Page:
When Gourmet magazine suddenly shut down in November of 2009, Ruth Reichl became a captain without a ship. Initially sent into a spiral of terrifying unknowns (what to do next, how to pay bills, etc.), the former editor in chief soon found the best place to find joy and comfort was in her Hudson Valley kitchen—and on Twitter, where she sent countless tweets that border on poetry.
In her latest cookbook, My Kitchen Year: 136 Recipes That Saved My Life, each recipe is printed alongside a tweet from the day she made it. "The tweets were the thing that jogged my memory," she explains. But Twitter was more than just her 21st-century version of a diary. In a seemingly paradox move, Reichl managed to use a space created for 140 characters or less to craft a 300-plus-page cookbook.
She also found support on Twitter through interacting with followers, even picking up cooking tips from her invisible swarm of new friends. When a power outage thwarted plans to bake a loaf of Jim Lahey's famous no-knead bread, she used her remaining phone battery in the best way possible: to send a Twitter blast asking for advice. General consent was to "just keep punching the dough down." So for three days, that's what she did. Turns out the dough was more than salvageable—this trick is now her go-to method, as well as one of the recipes in the book.
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In another recipe, Reichl casually instructs us to let vegetables "tumble into tenderness" when making butternut squash soup. She goes on to urge us to seek out the "strongest, meanest" marmalade we can find for a bacon-and-jam sandwich and use only "as many onions as you feel like chopping" for beef stew.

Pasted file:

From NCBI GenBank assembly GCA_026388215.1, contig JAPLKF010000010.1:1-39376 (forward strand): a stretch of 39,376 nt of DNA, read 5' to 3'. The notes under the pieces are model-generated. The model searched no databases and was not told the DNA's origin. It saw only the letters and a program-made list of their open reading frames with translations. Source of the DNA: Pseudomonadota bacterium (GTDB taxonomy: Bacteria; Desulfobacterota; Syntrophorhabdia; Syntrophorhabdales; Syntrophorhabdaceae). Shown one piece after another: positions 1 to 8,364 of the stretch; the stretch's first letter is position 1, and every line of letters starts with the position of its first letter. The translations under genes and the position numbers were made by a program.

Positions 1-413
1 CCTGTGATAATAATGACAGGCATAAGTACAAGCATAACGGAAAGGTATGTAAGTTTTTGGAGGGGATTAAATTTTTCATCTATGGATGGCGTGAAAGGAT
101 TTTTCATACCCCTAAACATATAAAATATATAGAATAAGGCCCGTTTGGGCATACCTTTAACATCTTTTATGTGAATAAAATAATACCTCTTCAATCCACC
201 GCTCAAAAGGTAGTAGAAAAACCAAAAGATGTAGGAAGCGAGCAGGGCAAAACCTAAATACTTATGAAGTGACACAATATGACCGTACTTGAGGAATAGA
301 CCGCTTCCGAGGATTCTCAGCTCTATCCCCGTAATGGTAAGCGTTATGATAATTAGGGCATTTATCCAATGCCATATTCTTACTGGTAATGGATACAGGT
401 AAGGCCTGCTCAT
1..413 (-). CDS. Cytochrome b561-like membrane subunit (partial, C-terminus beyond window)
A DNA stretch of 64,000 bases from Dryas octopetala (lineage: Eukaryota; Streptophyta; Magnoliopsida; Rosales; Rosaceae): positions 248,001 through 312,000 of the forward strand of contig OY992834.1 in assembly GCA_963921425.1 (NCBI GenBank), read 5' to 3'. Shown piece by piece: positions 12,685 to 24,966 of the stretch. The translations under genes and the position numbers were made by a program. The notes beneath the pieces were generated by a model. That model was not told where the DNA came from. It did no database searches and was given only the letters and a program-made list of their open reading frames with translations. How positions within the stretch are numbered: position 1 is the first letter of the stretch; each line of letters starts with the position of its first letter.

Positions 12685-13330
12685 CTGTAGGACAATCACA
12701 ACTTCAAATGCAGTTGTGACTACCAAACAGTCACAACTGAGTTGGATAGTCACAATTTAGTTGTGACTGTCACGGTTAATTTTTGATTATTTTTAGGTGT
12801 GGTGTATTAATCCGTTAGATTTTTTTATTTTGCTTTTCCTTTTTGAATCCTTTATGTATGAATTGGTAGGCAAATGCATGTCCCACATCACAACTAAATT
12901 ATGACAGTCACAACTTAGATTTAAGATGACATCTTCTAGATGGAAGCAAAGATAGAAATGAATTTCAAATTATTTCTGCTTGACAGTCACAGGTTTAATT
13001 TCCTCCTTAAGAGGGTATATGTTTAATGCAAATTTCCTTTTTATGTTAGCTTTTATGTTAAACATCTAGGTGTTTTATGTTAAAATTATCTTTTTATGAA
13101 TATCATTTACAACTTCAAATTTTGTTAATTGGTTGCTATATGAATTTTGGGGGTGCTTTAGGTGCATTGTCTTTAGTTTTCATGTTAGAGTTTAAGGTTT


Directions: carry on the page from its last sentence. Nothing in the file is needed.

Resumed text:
Reichl also takes the formality out of ingredient organization, sometimes forgoing an itemized list altogether (see an excerpt here). She wants readers to loosen up and feel encouraged to improvise in the kitchen, rather than be bound by a straightjacket of recipe etiquette. Fittingly, the 136 recipes are organized by season, rather than course, tracing her cathartic arc that begins with the disappointing news she received that fall and ends with revitalizing cold summer soups.
The book is an ode to comfort: what to do when you've lost it, where to seek it and how good it can taste. As for her ultimate comfort food, Reichl chooses matzo brei without hesitation, saying that it reminds her of her childhood: "It was one of the few things my mother made well." Plus, it smells great as it's cooking—an important quality, as a deep inhale is always the first step in feeling better.
Matzo brei is basically Jewish French toast, with the matzo standing in for the traditional leavened bread. The difference is that you use water in place of milk as the soaking liquid—and you smash the matzo into pieces and scramble like crazy.
Begin by breaking a matzo into a strainer set over a bowl to catch the crumbs. Remove the strainer from the bowl and run it under the tap, soaking the broken crackers. Drain them well, turn them into the bowl, and beat in an egg.
Melt as much butter as you can bring yourself to use in a skillet, wait for the foam to subside, toss in the eggy matzos, and scramble for a few minutes until some of the bits are crisp little nubbins and others are as soft as clouds. Salt to taste. This dish has a simple goodness that always makes me feel better.
Copyright © 2015 by Ruth Reichl, reprinted by permission of Random House. All rights reserved.
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